We purchased a house in a working class neighbourhood more than five years ago.  Generally living conditions have been perfectly fine, people aren't any better/worse than any of the upper class neighbourhoods that I've lived in with one exception.  Noise in the summer is more of a complaint.  There are a few people who think that blasting bassy music after midnight loud enogh that it can clearly be heard in someone else's house a couple blocks away with the windows closed is perfectly OK behaviour.  I end up calling the police for noise complaints about once a year.  I've never had an issue with that in the ritzier areas I've lived.

nick663

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Re: "blue collar" neighborhoods?
« Reply #19 on: May 06, 2017, 11:58:30 AM »
Frankly, I prefer the working class folks who live next to my rental properties to all but 2 of my neighbors in my much ritzier neighborhood.

They're nice, much more willing to be helpful, and pleasant company.   A number of them are knowledgeable about things I'm interested in - and I can assure you I don't fit into the good ole boy mentality in any way.

Don't discount people by how they make their money.  That's as foolish as people discounting you because you don't appear to be rich.
This.

I grew up in a blue collar, rural town and both of my parents were in that demographic.  I credit a lot of my success to growing up there because I learned what hard work was (and did everything I could to not have to work that hard in my adult life).

In my professional career it seems like anyone I run across that grew up with blue collar parents are the ones that bend over backwards to get things done for you.  The ones that are packing their computers up at 3:55 so they can leave at 4pm?  Generally have grown up in white collar areas where they were handed everything.

waltworks

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Re: "blue collar" neighborhoods?
« Reply #20 on: May 06, 2017, 07:21:59 PM »
OP made it sound like "shitty blue collar", but of course there are good and bad people making all sorts of incomes.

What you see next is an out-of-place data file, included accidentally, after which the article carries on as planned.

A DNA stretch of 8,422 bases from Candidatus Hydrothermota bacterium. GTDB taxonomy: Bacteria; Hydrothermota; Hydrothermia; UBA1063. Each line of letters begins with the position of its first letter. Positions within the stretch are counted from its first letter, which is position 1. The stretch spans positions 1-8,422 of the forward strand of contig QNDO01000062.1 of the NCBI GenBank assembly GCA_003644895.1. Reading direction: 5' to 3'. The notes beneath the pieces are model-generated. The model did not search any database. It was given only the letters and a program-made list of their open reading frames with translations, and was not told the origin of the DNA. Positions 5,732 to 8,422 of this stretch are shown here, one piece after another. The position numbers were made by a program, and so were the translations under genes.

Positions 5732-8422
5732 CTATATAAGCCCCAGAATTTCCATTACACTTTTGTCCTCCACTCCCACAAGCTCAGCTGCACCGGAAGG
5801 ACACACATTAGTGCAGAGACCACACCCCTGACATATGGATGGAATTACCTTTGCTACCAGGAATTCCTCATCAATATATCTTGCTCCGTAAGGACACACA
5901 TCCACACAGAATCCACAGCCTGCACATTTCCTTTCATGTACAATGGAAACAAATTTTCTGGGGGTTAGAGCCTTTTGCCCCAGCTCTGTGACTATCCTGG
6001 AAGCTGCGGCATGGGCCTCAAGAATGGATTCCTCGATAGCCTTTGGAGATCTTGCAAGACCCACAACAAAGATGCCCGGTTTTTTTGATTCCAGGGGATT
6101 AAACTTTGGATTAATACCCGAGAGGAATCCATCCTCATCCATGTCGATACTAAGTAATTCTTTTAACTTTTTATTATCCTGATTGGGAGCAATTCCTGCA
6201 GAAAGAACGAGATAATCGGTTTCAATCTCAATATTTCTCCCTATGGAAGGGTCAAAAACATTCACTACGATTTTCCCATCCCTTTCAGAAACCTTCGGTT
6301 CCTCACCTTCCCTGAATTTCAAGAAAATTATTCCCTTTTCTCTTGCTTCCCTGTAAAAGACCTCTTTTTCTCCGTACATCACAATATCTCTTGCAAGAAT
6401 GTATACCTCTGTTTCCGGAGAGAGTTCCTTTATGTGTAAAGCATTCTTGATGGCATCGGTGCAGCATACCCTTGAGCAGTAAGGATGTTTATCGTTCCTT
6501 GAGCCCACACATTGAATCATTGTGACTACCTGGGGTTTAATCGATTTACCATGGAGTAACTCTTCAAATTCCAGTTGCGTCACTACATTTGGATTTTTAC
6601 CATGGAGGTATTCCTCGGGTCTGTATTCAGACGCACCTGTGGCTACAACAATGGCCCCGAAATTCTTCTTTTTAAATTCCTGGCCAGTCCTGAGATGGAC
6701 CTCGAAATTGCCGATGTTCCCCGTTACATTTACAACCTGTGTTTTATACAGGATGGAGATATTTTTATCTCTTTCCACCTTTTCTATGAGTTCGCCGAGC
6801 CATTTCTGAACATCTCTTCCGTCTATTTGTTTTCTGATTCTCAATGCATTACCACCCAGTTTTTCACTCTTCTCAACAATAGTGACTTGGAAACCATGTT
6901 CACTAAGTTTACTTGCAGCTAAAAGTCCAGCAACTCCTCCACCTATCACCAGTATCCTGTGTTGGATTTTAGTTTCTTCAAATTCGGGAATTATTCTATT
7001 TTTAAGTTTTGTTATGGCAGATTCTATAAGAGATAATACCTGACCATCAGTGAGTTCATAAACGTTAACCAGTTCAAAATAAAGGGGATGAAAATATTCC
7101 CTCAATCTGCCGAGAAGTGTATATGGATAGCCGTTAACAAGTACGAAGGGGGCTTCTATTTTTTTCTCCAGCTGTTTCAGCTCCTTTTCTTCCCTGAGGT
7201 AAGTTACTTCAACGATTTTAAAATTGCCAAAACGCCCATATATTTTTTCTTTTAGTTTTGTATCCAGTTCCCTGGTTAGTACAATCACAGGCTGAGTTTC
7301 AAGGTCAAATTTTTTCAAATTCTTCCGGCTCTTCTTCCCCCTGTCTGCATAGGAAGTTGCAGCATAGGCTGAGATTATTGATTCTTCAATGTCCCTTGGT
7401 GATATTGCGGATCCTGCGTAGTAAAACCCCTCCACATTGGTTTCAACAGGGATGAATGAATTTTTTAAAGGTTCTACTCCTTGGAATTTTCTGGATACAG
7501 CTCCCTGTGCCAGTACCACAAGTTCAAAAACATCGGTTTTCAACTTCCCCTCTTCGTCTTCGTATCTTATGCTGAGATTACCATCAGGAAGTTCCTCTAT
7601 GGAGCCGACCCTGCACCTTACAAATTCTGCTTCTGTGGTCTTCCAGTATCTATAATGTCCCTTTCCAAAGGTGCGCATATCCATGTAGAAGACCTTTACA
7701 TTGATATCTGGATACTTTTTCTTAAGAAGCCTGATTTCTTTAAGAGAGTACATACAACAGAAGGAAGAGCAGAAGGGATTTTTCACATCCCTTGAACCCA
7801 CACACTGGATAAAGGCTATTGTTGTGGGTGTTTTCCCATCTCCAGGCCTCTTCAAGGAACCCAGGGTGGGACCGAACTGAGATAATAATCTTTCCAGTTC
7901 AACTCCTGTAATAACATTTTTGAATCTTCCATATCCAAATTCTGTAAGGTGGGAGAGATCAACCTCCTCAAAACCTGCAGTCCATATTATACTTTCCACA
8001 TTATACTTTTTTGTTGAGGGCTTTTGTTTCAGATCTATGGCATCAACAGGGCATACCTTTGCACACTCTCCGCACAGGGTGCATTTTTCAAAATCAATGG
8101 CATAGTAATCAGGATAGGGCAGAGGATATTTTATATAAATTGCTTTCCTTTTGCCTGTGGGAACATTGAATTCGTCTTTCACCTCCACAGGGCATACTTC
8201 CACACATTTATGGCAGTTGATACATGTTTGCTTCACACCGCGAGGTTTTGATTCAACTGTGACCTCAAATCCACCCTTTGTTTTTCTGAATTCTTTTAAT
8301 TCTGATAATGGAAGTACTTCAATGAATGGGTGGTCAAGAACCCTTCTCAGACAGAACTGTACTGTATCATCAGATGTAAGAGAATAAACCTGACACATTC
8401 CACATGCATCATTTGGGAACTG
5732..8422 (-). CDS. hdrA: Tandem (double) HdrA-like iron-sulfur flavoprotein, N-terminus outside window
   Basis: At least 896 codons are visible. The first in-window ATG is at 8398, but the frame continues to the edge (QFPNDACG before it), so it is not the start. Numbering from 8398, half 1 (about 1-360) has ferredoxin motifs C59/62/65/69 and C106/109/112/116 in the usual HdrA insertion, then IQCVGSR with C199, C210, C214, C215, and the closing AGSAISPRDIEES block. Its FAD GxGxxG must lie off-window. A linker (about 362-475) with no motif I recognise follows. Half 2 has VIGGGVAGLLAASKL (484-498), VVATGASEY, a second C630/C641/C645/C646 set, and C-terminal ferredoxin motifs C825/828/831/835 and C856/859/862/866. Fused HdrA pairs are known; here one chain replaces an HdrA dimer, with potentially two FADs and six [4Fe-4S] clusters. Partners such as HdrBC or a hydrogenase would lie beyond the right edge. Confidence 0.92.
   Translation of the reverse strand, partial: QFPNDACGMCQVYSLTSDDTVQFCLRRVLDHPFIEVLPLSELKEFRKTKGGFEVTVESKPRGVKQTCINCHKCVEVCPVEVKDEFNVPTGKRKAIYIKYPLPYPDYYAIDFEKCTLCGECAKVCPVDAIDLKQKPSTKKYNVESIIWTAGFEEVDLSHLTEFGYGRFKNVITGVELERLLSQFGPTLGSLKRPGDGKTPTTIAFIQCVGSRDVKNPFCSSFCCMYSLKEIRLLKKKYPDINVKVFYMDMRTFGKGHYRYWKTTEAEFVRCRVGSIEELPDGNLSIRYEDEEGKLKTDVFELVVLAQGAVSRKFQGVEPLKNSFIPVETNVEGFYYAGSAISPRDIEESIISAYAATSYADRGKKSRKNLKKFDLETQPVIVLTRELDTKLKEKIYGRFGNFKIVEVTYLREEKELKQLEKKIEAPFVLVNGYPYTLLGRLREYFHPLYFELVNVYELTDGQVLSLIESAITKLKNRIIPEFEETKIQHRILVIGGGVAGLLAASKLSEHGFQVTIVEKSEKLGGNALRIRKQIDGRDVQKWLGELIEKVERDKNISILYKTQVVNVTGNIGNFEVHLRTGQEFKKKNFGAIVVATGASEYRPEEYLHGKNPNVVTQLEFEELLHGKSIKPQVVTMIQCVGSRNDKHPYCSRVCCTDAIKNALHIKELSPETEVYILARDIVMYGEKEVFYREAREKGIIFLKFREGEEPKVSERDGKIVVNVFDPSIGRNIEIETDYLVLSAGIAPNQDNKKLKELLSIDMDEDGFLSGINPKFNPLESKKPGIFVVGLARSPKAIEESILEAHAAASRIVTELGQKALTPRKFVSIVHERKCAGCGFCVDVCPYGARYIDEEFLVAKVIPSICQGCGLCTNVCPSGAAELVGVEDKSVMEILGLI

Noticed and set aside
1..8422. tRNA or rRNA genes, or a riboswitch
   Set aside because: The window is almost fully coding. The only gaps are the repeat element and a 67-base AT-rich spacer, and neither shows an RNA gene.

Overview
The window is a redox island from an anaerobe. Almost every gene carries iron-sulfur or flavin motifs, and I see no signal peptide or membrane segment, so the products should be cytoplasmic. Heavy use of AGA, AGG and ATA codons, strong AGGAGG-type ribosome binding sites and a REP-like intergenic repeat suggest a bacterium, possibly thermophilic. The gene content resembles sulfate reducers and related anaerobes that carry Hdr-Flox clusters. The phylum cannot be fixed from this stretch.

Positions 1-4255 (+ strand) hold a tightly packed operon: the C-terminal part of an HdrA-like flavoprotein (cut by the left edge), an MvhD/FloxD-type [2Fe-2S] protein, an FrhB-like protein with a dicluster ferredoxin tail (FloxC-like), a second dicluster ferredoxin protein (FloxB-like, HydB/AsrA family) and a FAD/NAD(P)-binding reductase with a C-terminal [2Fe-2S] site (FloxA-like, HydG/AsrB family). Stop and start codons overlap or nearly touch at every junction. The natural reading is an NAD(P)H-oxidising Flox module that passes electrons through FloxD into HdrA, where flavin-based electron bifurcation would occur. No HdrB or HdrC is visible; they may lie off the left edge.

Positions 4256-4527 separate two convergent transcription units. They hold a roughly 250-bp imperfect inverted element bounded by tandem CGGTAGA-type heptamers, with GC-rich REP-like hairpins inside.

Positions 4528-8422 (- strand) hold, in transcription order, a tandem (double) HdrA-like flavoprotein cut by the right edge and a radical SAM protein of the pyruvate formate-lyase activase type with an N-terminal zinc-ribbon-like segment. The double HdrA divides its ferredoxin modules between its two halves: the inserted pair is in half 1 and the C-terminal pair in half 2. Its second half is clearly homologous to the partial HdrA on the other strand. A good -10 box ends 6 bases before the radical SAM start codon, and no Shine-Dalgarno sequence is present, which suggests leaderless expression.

That's not the point here. The extra drive time and isolation for the SAHM are deal killers without considering the quality of the neighborhood at all.

-W

rothwem

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Re: "blue collar" neighborhoods?
« Reply #21 on: May 08, 2017, 06:57:02 AM »
In my professional career it seems like anyone I run across that grew up with blue collar parents are the ones that bend over backwards to get things done for you.  The ones that are packing their computers up at 3:55 so they can leave at 4pm?  Generally have grown up in white collar areas where they were handed everything.

That sounds like selection bias.  The people from blue collar families people had to work harder to get into a professional setting, so you're really only seeing the best of the best.  What you're not seeing is their classmates they grew up with that are working at Walmart and going home to do some meth in their trailer because the furniture factory closed and they didn't have the skills or the savings to leave and do something else. 

BAMxi

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Re: "blue collar" neighborhoods?
« Reply #22 on: May 08, 2017, 12:07:03 PM »
You really want to mow 2 acres every week?

It was mostly wooded, so no. But I grew up mowing about that amount...it was a hassle but we had a good riding mower and I used to drive it as fast as it would go. I did a mostly adequate job for a 16 year old, took about 30-45 mins.

Also to update anyone else who cares, this particular house was a no-go. It wasn't as well-maintained as the sellers claimed and they had two big dogs that had done some damage. The neighbors all seemed fine, one retired military man was out working in his garden and i chatted with him for a while. Said he loved living in the area and had no plans to move.